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07.08.2019 Feature Article

Beware, Behind The Sanctimonious Beneath, There Is Boiling Dirt

Beware, Behind The Sanctimonious Beneath, There Is Boiling Dirt
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Aristotle had said “you will never do anything in the world without courage. It is the greatest quality of the mind next to honor.” Great leaders have come and gone, but their legacies live on because of their courage and sacrifice to mankind. And I am talking about leaders like Sun Yat-sen, the first President of China, referred to as the “Father of the Nation”; Lenin of Russia, Dr. Kwame Nkrumah, Nelson Mandela of South Africa, etc. In America, the First Continental Congress that met in Pennsylvania in 1774 to lay down the foundation of the United States of America was attended by 56 delegates. But the true Founding Fathers of America, who finally led the country to independence from the British Monarch on 4 July 1776 were only seven people, namely; George Washington (1st President), John Adams (2nd President), Thomas Jefferson (3rd President), James Madison (4th President), Benjamin Franklin, Alexander Hamilton, and John Jay.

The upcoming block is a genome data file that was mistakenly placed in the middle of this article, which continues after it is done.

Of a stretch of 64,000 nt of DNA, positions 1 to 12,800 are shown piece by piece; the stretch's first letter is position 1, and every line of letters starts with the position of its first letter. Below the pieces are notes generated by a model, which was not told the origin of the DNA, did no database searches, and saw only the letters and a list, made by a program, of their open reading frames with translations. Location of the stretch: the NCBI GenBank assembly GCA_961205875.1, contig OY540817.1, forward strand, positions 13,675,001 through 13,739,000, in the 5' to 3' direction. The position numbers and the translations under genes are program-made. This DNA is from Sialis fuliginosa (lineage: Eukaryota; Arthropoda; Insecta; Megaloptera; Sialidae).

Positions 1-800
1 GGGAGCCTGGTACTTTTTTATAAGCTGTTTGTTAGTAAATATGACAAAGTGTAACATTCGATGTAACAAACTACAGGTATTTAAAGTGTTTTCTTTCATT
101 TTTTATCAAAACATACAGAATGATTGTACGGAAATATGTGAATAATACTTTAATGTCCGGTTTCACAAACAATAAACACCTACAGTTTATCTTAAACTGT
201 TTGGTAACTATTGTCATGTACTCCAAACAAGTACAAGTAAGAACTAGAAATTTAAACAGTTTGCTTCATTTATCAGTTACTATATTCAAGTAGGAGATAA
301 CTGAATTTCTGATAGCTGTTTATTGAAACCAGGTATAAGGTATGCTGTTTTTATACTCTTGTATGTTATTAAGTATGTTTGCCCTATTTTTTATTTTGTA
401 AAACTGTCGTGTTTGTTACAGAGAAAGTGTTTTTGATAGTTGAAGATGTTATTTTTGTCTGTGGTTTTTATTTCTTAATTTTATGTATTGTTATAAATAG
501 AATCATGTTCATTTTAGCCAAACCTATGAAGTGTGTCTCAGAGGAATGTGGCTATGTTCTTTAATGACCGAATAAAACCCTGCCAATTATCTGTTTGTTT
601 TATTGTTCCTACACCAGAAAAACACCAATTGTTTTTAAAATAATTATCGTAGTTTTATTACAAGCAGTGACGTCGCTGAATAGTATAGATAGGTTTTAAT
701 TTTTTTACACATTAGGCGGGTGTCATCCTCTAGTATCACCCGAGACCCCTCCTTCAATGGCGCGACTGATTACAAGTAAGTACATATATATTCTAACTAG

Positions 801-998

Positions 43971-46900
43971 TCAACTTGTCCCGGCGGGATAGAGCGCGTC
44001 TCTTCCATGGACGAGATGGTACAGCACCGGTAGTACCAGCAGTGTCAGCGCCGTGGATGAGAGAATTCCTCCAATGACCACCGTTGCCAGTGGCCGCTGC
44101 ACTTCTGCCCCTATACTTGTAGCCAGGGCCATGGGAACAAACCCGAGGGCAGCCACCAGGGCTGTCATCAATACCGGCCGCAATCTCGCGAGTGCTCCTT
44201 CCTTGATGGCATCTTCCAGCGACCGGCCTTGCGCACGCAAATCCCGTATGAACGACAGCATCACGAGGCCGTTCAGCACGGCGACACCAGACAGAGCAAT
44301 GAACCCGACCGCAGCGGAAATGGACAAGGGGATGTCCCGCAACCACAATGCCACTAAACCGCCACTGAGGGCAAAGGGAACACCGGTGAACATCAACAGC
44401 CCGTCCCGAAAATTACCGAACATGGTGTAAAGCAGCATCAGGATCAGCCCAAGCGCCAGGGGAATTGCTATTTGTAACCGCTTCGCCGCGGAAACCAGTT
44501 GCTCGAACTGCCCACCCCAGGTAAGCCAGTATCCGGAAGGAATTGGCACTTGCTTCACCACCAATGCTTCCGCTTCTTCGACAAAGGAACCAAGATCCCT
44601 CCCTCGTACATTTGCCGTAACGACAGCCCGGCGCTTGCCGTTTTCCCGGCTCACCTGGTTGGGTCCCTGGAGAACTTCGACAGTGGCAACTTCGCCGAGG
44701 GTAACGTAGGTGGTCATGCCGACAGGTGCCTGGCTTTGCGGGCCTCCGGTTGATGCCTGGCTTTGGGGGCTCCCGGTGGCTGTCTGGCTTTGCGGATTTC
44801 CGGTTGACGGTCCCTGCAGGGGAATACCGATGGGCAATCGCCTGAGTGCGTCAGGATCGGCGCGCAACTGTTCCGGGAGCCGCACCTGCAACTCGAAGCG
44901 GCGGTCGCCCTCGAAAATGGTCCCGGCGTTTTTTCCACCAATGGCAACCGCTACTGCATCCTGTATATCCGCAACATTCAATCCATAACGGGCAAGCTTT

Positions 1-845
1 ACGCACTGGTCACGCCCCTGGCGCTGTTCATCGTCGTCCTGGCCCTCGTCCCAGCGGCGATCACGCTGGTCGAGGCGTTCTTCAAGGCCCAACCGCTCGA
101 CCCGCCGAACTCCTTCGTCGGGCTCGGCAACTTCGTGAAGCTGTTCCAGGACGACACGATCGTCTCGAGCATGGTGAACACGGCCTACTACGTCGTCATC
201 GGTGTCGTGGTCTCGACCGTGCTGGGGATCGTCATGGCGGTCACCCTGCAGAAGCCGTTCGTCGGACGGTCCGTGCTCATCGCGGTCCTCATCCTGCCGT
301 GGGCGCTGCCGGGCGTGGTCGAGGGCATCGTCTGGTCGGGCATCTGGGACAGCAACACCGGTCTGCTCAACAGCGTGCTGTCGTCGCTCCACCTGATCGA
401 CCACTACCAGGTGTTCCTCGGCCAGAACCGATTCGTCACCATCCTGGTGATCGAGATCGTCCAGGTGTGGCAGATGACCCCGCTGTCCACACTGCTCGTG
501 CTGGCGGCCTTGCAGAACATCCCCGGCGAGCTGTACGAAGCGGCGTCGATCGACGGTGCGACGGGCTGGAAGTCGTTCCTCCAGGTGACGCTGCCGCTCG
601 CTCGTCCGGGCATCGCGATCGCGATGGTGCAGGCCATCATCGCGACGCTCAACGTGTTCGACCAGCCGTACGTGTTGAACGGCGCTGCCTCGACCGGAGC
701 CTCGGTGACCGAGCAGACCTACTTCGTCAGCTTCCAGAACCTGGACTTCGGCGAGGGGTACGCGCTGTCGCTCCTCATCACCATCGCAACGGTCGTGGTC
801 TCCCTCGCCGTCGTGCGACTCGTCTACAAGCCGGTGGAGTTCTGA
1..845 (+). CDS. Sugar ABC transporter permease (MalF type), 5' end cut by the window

While Americans fought wars to gain independence, Gold Coast (now Ghana) under Kwame Nkrumah used nonviolent resistance to get her independence. The reason being that Gold Coast did not have the military might to fight their colonial masters. The Ashanti Kingdom waged several unsuccessful wars against the British including the Battle of Nsamankow in 1824 for sovereignty in which the British remained the victors. In 1868, the Fanti chiefs formed the Fanti Confederation and in 1871 created its own constitution called the Mankessim Constitution. The British reprimanded them and abolish the confederation in 1874. Then in 1897, the intellectuals formed the Aborigines Rights Protection Society to protect the land tenure. Aborigines Rights Protection Society leaders were keenly aware of their membership in the Negro race and were desirous to maintain integrity. They identified themselves with problems affecting the African continent as a whole and how the whole world recognized them. But ARPS fell because Governor Guggisberg Constitution in 1927 tried including the intelligentsia and the Chiefs to the Legislative Council. Sir Nana Ofori Atta, Okyenhene of Kibi, was a member of the Legislative Council. Sir Nana Ofori Atta criticism of the colonial state and his forays into petition politics were undoubtedly moderate and comfortingly for a succession of Governors, vehemently opposed to radical demand. The ARPS could therefore not lay any foundation for Gold Coast self-rule.